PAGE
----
Louis CK on Pressure

I like pressure. Pressure doesn’t make me crack. It’s enabling. I eat pressure, and there might be times when I get a bad feeling in my gut that this might be too much, but you feel pressure when you’re not doing something, you know? When you’re getting ready for something, you feel pressure—when you’re anticipating. But when you’re constantly in activity, there’s no time for pressure to just sit there and make you crack.

I like the idea that pressure, when responded to properly, doesn’t make you crack. It helps you anticipate, to keep working, to remain active. Instead of letting pressure swallow you, you “eat” the pressure. Stomach it down and let it fuel you instead of draining you.

Some might say that treating pressure like it’s not dangerous is a silly thing to do, and eventually everyone runs the risk of cracking under pressure. Louis kind of addresses this in another part of the same interview…

I had to put some time and effort into figuring out how to manage energy and time and brain effort and all that stuff. I’ve got a bunch of different things I do. I learned that sharks sleep parts of their brain, like rolling blackouts; they can’t fall asleep because they can’t stop moving or they’ll suffocate. So they sleep sections of their brain at a time. So I do kind of a version of that, where I shut down brain centers. I literally tell myself, “Don’t logistically problem-solve for the next three hours, but you can talk to folks. Driving my kid home from school—don’t think about all the professional things you have to do.”

(Source)

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Always Produce

“Always produce” is also a heuristic for finding the work you love. If you subject yourself to that constraint, it will automatically push you away from things you think you’re supposed to work on, toward things you actually like. “Always produce” will discover your life’s work the way water, with the aid of gravity, finds the hole in your roof. – Paul Graham

I used some quotes from this same article a couple day ago, but this one really stuck out as a valuable lesson by itself. To clarify, a heuristic is a rule of thumb, or a practical method for finding a solution to a problem that can’t be easily diagnosed.

I often push myself to do things that I’m not convinced are the best for me. It’s sometimes a way to Act As If. Sometimes this backfires, and what I do burns me out. Sometimes it’s a wash. Sometimes I end up being productive.

Always pushing myself to produce, while frequently uncomfortable, usually benefits me in some way. At the absolute minimum, it makes me feel productive. Beyond that, it often helps me discover something new, form a new relationship or improve an existing one, write some good content, or maybe clarify my dreams. Always producing (which I never do all the time) makes me accountable to myself to have something to show for my efforts.

Ever write a nice long paper or article, or edit a great video/song, or create anything in a digital format and have it erased unexpectedly? That feeling you get is the feeling of having what you produced be washed away. All the work you put in just went down the crapper. But that’s how you know you did something productive. Chase that feeling. Temper it with health, don’t overextend. Don’t confuse being productive with always being busy. Downtime is absolutely vital.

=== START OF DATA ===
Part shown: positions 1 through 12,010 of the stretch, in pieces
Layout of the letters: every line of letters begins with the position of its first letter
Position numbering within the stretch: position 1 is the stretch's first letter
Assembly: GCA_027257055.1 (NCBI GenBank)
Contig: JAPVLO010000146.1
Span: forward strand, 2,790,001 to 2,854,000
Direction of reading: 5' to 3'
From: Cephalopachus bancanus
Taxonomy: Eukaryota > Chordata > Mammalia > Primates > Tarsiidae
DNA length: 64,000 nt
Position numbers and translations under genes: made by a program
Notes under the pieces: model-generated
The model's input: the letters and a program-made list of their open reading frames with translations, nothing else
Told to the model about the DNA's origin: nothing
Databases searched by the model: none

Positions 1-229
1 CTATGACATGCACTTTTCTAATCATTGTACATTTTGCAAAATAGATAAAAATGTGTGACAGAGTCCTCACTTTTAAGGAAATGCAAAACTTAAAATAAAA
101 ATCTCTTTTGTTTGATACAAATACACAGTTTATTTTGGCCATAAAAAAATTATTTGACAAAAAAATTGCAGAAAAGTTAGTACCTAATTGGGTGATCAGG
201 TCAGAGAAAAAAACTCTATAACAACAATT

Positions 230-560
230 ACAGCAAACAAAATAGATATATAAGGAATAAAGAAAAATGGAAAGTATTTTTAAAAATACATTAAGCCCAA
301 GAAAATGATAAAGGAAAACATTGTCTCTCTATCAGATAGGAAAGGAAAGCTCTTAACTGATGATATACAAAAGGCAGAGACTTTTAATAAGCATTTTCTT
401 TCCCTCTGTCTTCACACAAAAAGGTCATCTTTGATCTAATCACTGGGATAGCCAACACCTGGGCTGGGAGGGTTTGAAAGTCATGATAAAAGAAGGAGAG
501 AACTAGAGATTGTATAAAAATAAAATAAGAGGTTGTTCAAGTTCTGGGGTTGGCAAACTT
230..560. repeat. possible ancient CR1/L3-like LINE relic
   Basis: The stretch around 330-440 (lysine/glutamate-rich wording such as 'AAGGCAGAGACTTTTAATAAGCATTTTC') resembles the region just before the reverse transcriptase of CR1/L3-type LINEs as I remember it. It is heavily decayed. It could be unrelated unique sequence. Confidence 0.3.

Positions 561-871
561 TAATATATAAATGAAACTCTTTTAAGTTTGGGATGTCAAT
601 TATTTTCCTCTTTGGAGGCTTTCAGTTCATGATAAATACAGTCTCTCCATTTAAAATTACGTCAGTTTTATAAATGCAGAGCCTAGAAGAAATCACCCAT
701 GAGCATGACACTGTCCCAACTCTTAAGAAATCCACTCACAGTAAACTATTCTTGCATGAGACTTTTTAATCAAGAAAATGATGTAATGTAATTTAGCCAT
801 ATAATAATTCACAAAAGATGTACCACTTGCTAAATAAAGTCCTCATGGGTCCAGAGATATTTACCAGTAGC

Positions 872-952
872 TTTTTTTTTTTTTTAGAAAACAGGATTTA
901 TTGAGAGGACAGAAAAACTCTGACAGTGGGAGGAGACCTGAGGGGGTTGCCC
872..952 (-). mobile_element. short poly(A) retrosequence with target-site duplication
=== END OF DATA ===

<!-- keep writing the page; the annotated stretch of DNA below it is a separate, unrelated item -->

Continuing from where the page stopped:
I take “always produce” as meaning, don’t waste your time with busywork. If you’re going to work on something, make it something productive.

Invest In Yourself

“What a recipe for alienation. By the time they reach an age to think about what they’d like to do, most kids have been thoroughly misled about the idea of loving one’s work. School has trained them to regard work as an unpleasant duty. Having a job is said to be even more onerous than schoolwork. And yet all the adults claim to like what they do. You can’t blame kids for thinking “I am not like these people; I am not suited to this world.” – Paul Graham

This is an excerpt from Paul Graham’s Do What You Love article. It’s brilliant. He makes a ton of great observations about doing what you love, how we are taught to pursue work, the different between work and pleasure (is there one?), how much time to spend on things, and a lot of other stuff you should probably learn from reading it. Here’s another of my favorite quotes from the article…

But the fact is, almost anyone would rather, at any given moment, float about in the Carribbean, or have sex, or eat some delicious food, than work on hard problems. The rule about doing what you love assumes a certain length of time. It doesn’t mean, do what will make you happiest this second, but what will make you happiest over some longer period, like a week or a month.

This is often neglected, and I have found it is one of the common points of criticism for people when they are told “do what you love.” What you love may not be the most productive thing, or may not pay the bills, or may not be healthy. It’s important to specify that “work you love” (and work itself) is something that contributes to your wellbeing and success over the longview.

Invest in yourself, to put it simply. Don’t take the nickel now when you could have the dollar next week.

“Prestige is especially dangerous to the ambitious. If you want to make ambitious people waste their time on errands, the way to do it is to bait the hook with prestige. That’s the recipe for getting people to give talks, write forewords, serve on committees, be department heads, and so on. It might be a good rule simply to avoid any prestigious task. If it didn’t suck, they wouldn’t have had to make it prestigious.”